The public sector controlled 68.1 percent of THE in 2008/09. The private sector, including households, followed at 22.3 percent. Donors and international NGOs controlled less than 10 percent in the same year. Provision of public health programmes increased by six-fold over the period 2001/2002 – 2006/07. The HIV/AIDS subaccount reveals that HIV/AIDS expenditure accounted for nearly one-third of Namibia’s total health expenditure for 2007/08 and 2008/09. (MoHSS, December 2010)

Public health programmes have become increasingly focused on prevention and control of communicable diseases while investment in maternal and child health (MCH) and family planning (FP) programmes and noncommunicable diseases (NCDs) has decreased significantly (MoHSS, 2008). Spending on the reproductive health subaccount is severely underfunded at just 10.3% of total health expenditures in 2008/09 (WCO, 2011). According to the 2010 NHA data series, approximately 50% of the health total health budget is awarded to MoHSS public and mission hospitals, health centres and clinics.

Only 4% of the budget is directed to Primary Health Care (PHC) programmes despite the Government’s commitment to the national PHC strategy. However, this low expenditure is an underestimation, as hospitals and health centres also undertake PHC activity. The high expenditure at private facilities necessitates the full engagement of this sector in policy formulation and the development of a private-public partnership framework. (MoHSS, December 2010)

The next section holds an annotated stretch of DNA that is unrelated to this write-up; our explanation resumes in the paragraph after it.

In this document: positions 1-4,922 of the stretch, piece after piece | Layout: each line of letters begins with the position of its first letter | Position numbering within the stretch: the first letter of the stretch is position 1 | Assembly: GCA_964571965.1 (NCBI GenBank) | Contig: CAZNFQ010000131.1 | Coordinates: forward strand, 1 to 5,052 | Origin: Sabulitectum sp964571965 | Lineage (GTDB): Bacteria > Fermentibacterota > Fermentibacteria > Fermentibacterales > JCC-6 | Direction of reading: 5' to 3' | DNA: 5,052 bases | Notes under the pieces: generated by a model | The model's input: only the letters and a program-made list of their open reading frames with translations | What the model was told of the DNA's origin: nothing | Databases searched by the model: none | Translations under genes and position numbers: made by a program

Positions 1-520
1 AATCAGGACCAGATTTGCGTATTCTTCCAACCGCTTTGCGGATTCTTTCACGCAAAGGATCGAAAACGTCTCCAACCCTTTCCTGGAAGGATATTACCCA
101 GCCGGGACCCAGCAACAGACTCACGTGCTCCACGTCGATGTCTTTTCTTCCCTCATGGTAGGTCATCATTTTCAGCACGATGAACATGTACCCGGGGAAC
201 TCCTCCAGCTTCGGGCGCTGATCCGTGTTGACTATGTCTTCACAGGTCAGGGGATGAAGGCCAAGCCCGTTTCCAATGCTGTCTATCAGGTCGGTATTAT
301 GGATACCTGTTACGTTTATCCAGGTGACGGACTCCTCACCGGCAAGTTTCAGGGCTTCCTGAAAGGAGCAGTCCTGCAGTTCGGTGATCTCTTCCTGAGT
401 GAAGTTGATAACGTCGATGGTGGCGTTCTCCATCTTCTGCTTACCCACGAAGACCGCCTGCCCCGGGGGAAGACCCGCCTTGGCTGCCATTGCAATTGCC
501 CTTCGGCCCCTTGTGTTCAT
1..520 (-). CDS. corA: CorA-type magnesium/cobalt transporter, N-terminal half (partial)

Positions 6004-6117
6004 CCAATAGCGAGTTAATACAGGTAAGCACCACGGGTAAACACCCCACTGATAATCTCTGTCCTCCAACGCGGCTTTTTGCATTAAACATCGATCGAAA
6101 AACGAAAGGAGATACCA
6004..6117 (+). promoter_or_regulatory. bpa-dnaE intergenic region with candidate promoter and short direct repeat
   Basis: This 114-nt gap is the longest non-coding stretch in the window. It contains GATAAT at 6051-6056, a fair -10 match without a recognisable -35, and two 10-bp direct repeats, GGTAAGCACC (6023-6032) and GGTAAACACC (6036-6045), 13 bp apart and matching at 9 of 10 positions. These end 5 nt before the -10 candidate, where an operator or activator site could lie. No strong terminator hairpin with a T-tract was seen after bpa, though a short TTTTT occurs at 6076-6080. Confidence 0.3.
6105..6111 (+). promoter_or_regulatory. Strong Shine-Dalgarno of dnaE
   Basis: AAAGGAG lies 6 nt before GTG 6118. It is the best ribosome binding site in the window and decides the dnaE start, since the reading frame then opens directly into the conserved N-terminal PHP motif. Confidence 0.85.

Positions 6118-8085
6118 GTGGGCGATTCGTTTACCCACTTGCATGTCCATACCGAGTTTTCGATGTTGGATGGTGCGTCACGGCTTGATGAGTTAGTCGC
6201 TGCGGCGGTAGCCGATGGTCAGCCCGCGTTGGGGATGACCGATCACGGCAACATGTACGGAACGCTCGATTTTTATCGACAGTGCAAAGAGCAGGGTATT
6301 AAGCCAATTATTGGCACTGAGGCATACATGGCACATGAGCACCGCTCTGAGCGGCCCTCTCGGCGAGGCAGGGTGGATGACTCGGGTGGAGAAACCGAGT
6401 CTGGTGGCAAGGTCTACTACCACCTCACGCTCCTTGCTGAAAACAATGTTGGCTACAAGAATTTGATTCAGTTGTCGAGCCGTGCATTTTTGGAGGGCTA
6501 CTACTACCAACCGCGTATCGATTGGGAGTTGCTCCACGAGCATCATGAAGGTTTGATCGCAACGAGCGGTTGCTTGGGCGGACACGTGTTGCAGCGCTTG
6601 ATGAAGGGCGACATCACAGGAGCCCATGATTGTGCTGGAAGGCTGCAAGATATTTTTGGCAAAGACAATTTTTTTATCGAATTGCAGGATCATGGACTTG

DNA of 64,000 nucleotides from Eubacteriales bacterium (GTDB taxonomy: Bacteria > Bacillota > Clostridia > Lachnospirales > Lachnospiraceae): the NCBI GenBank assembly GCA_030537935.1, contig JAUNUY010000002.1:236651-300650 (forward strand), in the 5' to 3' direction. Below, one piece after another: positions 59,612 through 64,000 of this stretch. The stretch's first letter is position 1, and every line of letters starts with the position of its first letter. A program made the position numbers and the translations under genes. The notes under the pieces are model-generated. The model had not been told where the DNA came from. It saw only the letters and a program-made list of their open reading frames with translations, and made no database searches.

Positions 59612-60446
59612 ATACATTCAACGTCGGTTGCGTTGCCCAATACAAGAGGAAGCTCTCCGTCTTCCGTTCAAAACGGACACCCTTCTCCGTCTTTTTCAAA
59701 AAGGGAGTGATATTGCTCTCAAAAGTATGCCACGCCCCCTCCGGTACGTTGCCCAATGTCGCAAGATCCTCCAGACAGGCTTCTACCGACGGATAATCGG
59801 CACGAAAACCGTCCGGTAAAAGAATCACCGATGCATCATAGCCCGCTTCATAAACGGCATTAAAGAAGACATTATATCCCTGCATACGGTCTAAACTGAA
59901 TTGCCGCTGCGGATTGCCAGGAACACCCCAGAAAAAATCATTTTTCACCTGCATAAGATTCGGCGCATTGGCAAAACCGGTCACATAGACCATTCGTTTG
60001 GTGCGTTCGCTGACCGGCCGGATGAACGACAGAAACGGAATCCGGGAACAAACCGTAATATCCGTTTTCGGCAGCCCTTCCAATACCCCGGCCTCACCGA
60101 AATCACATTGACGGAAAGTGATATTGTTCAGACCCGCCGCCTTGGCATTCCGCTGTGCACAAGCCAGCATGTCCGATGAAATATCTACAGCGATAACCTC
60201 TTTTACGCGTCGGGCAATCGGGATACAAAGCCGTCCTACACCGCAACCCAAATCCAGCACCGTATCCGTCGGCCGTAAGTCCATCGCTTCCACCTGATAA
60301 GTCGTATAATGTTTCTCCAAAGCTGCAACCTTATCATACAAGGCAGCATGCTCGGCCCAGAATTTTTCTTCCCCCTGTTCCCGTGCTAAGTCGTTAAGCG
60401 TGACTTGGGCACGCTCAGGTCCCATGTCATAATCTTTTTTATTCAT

The majority of THE goes to outpatient and inpatient care (54.2%), while public health programmes account for 14.8% and the remainder is fairly evenly distributed between pharmaceuticals from retail pharmacists, health administration and other expenditures. (MoHSS, December 2010)

17% of the N$3.4 billion health budget for 2011/12, was allocated for health infrastructure to upgrade health facilities such as infection control in wards for TB, improvement of maternity facilities so that emergency obstetric care can be provided for, and to ensure an overall conducive environment in the provision of health service delivery at facilities. (MoHSS, December 2010)